Keiichi Hashiguchi 1, Fuminao Takeshima, Yuko Akazawa, Kayoko Matsushima, Hitomi Minami, Haruhisa Machida, Naoyuki Yamaguchi, Ken Shiozawa, Kazuo Ohba, Ken Ohnita, Tatsuki Ichikawa, Hajime Isomoto, Kazuhiko Nakao, Digestion. 2015;91(3):208-17.
Advantages of Fecal Lactoferrin Measurement during Granulocyte and Monocyte Adsorptive Apheresis Therapy in Ulcerative Colitis.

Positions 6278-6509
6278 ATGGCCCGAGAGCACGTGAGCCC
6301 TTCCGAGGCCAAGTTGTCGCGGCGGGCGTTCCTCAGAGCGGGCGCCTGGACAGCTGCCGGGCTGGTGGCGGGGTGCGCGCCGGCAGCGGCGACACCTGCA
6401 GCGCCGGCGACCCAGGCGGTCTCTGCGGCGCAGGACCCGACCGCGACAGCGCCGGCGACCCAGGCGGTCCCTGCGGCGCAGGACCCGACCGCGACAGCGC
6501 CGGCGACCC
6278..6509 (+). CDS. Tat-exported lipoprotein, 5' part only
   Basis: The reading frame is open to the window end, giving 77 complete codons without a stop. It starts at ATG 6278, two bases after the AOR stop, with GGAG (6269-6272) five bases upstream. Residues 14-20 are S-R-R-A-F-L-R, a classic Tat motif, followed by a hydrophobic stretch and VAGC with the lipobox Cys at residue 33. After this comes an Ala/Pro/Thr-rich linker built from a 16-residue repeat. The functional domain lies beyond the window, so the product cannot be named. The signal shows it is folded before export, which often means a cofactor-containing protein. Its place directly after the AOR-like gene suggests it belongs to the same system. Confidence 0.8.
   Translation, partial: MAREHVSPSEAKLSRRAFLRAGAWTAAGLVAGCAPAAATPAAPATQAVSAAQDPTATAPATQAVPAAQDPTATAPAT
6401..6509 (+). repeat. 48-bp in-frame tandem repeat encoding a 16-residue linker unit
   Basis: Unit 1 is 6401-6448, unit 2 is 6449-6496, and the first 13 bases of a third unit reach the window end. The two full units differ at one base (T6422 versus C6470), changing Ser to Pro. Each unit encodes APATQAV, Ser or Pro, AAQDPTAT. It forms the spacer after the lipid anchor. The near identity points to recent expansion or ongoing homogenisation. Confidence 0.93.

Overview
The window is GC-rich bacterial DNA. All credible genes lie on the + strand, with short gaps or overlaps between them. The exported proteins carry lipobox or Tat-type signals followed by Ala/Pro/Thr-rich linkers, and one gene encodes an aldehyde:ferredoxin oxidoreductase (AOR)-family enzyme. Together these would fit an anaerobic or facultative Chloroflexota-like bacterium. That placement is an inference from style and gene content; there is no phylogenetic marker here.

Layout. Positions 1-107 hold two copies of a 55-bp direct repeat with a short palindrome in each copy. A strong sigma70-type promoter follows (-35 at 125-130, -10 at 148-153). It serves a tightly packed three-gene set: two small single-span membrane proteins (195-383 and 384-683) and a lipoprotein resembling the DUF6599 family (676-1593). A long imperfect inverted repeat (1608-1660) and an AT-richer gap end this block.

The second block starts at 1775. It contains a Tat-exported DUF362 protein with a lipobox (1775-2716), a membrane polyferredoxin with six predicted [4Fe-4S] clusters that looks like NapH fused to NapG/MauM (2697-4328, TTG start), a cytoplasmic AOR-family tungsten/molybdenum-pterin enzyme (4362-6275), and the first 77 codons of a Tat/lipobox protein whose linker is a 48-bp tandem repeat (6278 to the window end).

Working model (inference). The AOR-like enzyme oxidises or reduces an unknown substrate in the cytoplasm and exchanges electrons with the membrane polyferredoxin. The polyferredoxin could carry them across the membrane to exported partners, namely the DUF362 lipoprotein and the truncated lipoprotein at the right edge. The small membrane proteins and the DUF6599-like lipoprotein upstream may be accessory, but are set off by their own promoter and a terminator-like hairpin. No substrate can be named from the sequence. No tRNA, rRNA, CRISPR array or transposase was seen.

Background: Fecal lactoferrin has been introduced as a useful tool for the diagnosis and monitoring of inflammatory bowel disease (IBD). The aim of this study was to assess if fecal lactoferrin can be employed to predict or estimate the effect of granulocyte and monocyte adsorptive apheresis (GMA) in ulcerative colitis (UC). Methods: This was a prospective study involving 21 patients with UC. Patients with moderately-to-severely active UC who were scheduled to undergo GMA were recruited. Changes in fecal lactoferrin concentration were compared between the GMA-responder and -nonresponder groups. Results: In the GMA-responder group, fecal lactoferrin significantly increased 1 week after the introduction of GMA and then significantly decreased after GMA sessions. Fecal lactoferrin concentrations were significantly higher in the GMA-responder group than in the GMA-nonresponder group at 1 and 2 weeks after the introduction of GMA. Multivariate logistic regression analysis revealed that fecal lactoferrin concentration 1 week after the introduction of GMA was the most contributing factor for the effectiveness of GMA in patients with UC. Conclusions: In the GMA-responder group, fecal lactoferrin concentration significantly increased 1 week after the introduction of GMA. Fecal lactoferrin may be beneficial for predicting clinical response of GMA in patients with UC at an early stage of GMA treatment.
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